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The Heat Effect: Do high temperatures affect learning?

The Heat Effect: Do high temperatures affect learning?

2 min read
  • The science of learning

Do students suffer with hot temperatures?

It has been one of the hottest summers on record, with both June and July at near record levels. But what impact do soaring temperatures have on student grades? And if it does have an impact, what can be done about it?

The Heat Effect

Every teacher knows the challenges of having to teach a class on a very hot day. Likewise, students know all too well the difficulties of sitting in a hot stuffy exam room. Previous research has indicated that on the day of test, high temperatures can lead to a reduction of up to 14% on exam performance. Likewise, a 1◦F increase in average temperature is associated with 4.5% lower GDP per capita.

However, it is only recently that researchers have started piecing together just how significant this effect really is for long term learning. Specifically, one report found that “hotter school days in the year prior to the test reduce learning, with extreme heat being particularly damaging and larger effects for low income and minority students” and that “without air conditioning, each 1° F increase in school year temperature reduces the amount learned that year by one percent”

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Remember to drink water

This research further highlights the importance of keeping hydrated during hot summers. Particularly in the UK, where we aren’t overly familiar with hot temperatures, we are prone to not drink enough water when we are exposed to heat. Doing so has been found to help boost exam results by an average of 5%. Drinking water has been found to help improve memory, concentration, mood, decision making and alertness. For a more detailed explanation, this blog provides some good additional reading.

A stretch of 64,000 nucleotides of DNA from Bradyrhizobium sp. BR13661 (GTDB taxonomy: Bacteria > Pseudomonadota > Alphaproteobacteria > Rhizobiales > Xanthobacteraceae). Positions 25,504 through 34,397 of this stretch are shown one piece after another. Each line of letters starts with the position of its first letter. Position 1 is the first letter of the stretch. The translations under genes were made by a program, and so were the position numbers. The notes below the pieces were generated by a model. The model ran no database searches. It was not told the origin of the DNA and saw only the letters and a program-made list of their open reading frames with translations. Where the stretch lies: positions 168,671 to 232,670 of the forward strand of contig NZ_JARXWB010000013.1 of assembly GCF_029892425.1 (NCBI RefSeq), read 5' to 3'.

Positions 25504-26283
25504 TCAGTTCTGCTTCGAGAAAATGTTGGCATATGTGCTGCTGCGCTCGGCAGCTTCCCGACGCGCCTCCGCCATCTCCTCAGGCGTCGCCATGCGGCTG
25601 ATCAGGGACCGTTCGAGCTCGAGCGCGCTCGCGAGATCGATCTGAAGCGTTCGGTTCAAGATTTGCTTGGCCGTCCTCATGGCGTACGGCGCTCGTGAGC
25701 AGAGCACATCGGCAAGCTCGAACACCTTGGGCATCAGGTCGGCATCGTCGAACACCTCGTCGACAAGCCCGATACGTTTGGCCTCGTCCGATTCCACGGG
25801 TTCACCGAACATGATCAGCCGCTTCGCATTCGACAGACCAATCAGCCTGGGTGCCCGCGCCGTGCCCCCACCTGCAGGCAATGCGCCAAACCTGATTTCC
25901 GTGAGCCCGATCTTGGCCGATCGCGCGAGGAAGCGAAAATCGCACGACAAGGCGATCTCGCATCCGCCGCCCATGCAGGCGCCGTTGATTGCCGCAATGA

Final thought

With global temperatures on the up and our ever increasing understanding of the impact that heat has on student learning, it will be interesting to see how schools and students combat this effect. Hopefully this year’s students will have taken good steps to combat The Heat Effect and so will get the exam result they hope and wish for come results day.

About the editor

Bradley Busch

Bradley Busch

Bradley Busch is a Chartered Psychologist and a leading expert on illuminating Cognitive Science research in education. As Director at InnerDrive, his work focuses on translating complex psychological research in a way that is accessible and helpful. He has delivered thousands of workshops for educators and students, helping improve how they think, learn and perform. Bradley is also a prolific writer: he co-authored four books including Teaching & Learning Illuminated and The Science of Learning, as well as regularly featuring in publications such as The Guardian and The Telegraph.

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